Thyreophoran (Furkan)

4.3 (4 votes)

Review and photos by Lanthanotus, edited by Suspsy

Remember that long lost time when you had to search for an unknown term in a tremendous lexicon, through library research or by making contact with friends via mail in paper form (because phone calls were so expensive), post being delayed by two weeks and another two until you got an answer? Back in that legendary pre-digital time, it sometimes could take quite a while to find the information you wanted. While some of these things are not yet completely obsolete, we modern humans tend to consult our digital devices as a first step, and, in way more cases than not, that piece of electronic magic and its worldwide virtual backup provide a more or less viable answer within the blink of an eye. However, seldom but occasionally, one may encounter a term or name which the likes of Google, Yahoo, Bing or whatever search engine you prefer are forced to surrender…


…. today I’ll introduce you to a dinosaur figure of unknown species, age, history and producer (somewhat). I found it by chance on eBay and not a single bidder was interested in it, so I picked it up despite the lack of information. Even the seller could not say anything other than it was found in the display case of some deceased man. In fact, the only information I could find originated from this blog, as Libraraptor reviewed a figure somewhat similar to this more than four years back. Unfortunately, I have almost nothing to add to his findings about the producer, only that I could make out a Turkish company named Furkan Group which produces a variety of toys and games, but it’s unlikely they are the producer of the model reviewed here given their assortment of products.


While the figure makes a comparably nice and detailed model, its species remains unknown. The closest guess may be some scelidosaur, though the armor and spines are not quite as numerous as they should be. So maybe it’s meant to represent an early stage of evolution of this dinosaur group? Without any specific genus to pin this figure down, more discussion about its scientific accuracy obviously makes no sense, so let’s have a short look to it’s features.


The model measures 28 cm in width, 19 cm in height, and an imposing 58 cm measured along the dinosaur’s body. The overall coloration may be a bit uninspired and boring, but given the grade of armor on this ornithischian, it may benefit from keeping a low profile. The pose is probably a compromise to the material’s qualities. The polystone the model is made from is very brittle and so the comparably slender tail was in great need of some support to prevent breakage. The same goes for the finely sculpted legs with their slender ankles and sharp clawed feet–they had to be placed firmly on the ground and enforced with some green shrubs to give the model more stability. Nevertheless, the pose looks not too static, but quite natural, as if the beast would suddenly stop grazing to focus its attention on some disturbing sound or movement nearby.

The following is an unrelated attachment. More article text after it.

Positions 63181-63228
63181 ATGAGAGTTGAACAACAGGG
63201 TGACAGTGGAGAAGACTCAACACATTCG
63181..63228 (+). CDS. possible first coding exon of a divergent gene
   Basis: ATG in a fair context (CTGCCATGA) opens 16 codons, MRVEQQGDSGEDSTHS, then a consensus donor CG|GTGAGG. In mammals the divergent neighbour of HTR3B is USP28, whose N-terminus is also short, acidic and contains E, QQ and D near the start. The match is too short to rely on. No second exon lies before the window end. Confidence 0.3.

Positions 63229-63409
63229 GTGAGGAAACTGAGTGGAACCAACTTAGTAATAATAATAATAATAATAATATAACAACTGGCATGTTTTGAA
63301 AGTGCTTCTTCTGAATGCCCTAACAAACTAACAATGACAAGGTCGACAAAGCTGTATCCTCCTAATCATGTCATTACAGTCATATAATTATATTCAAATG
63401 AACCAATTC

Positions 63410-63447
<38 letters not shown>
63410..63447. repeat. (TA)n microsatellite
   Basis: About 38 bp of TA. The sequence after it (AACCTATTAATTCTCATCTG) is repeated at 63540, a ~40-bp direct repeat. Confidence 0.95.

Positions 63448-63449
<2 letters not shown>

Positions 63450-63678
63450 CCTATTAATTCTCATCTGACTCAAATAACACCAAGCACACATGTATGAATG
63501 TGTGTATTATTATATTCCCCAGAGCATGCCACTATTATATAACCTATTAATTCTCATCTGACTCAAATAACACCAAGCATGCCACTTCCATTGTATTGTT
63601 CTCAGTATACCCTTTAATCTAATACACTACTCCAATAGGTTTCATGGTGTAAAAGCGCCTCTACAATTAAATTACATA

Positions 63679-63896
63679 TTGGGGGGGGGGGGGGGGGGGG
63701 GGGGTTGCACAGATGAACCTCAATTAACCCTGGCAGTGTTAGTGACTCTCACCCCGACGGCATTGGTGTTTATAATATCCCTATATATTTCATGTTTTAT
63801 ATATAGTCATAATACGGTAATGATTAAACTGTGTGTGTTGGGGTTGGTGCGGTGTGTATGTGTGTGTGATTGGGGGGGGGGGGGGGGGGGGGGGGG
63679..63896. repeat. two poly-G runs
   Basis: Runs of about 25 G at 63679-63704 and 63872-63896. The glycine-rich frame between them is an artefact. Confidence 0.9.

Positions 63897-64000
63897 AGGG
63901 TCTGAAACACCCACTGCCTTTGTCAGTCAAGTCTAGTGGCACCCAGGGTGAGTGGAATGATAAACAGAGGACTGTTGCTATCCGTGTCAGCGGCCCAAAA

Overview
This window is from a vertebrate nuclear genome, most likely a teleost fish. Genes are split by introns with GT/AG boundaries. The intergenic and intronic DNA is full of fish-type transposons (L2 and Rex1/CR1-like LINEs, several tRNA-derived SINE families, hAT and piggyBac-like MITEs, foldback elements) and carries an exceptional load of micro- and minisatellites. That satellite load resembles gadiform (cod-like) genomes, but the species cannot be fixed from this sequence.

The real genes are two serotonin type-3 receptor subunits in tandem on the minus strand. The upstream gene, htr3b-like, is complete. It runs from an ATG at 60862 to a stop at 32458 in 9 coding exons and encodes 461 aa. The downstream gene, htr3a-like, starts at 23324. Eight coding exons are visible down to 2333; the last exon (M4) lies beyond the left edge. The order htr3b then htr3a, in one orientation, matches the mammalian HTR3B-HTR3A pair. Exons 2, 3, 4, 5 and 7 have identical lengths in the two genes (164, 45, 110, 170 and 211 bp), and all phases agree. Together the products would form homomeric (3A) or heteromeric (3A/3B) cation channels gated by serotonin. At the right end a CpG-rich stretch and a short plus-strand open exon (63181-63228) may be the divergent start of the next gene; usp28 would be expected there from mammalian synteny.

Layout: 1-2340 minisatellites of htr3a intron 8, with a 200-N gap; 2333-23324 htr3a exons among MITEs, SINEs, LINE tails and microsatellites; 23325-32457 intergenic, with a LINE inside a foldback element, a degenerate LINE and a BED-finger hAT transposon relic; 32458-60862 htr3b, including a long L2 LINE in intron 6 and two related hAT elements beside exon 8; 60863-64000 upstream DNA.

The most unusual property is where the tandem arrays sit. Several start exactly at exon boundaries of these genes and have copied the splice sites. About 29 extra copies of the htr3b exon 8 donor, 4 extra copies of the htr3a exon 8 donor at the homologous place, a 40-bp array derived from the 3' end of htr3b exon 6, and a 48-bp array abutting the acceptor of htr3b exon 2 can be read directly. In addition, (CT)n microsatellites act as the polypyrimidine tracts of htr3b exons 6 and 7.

The overall detail is quite nice with different types of skin textures from some rough leathery type on the body to small round scales on the head and hexagonal scales on the belly. The muscle bulges and skin folds look very authentic, as well as the digits and claws. A small drawback are the quite simple sculpted shrubs to reinforce the legs, but they are well hidden behind them and can hardly be seen from the main front view. Another downside is the dorsal ridge of scales. While it looks very nice from a first view, one may quickly recognize that the scales are of different shape (from rounded to pointed or even triangular) and have broad, unsculpted tops. In fact, it looks like the scales had been cut out manually with a jigsaw.


As Libraraptor already mentioned for his Nodosaurid, the model is hard to classify, as its overall appearance ranks it with some resin models (which it technically is) while the choice of material and other aspects (the base is made from some varnished MDF) cries out trumpery. Personally I like the figure, the dinosaur it (supposedly) represents and the secret of it’s origin. However, if anyone of you knows a thing or two about this model or the line of models, please let me know.



Support the Dinosaur Toy Blog by making dino-purchases through these links to Ebay and Amazon. Disclaimer: links to and on the The Dinosaur Toy Blog are often affiliate links, when you make purchases through these links we may make a commission

Share this:

Comments 7

  • its a thyredophran dinosaur related to stegosaurs famely 125 million years ago

  • I was insecure, too. The twilight zone between trumpary, details and the mystery of its origin make these figures attractive.

  • I don’t think there’s a print version; he sells it as a bundle of several hundred pdfs. This set has 4 known figures; the other is a Triceratops.

  • What a beautiful model!

  • Its a Scutellosaurus. 😉

  • I have seen photos of a series of models identical to this, except that the base seems to be of a different wood and the nameplate says “Yanglin Collection.” Joe DeMarco’s Dinosauriana refers to it as Scelidosaurus in the index, but on the relevant page instead calls it Scutellosaurus. Evidently it was sold under a variety of brand names.

    • Thanks very much for that information, Tim. It seems there’s at least one more figure, google dug out an Iguanodont. That “Dinosauriana” is a digital book, or is there a print version?

Leave a Reply

Your email address will not be published. Required fields are marked *

  • Search

  • Brand

  • Dinosaur Name

  • Classification

  • Age

  • Product Type

  • News Categories

  • Video Playlists

error: Content is protected !!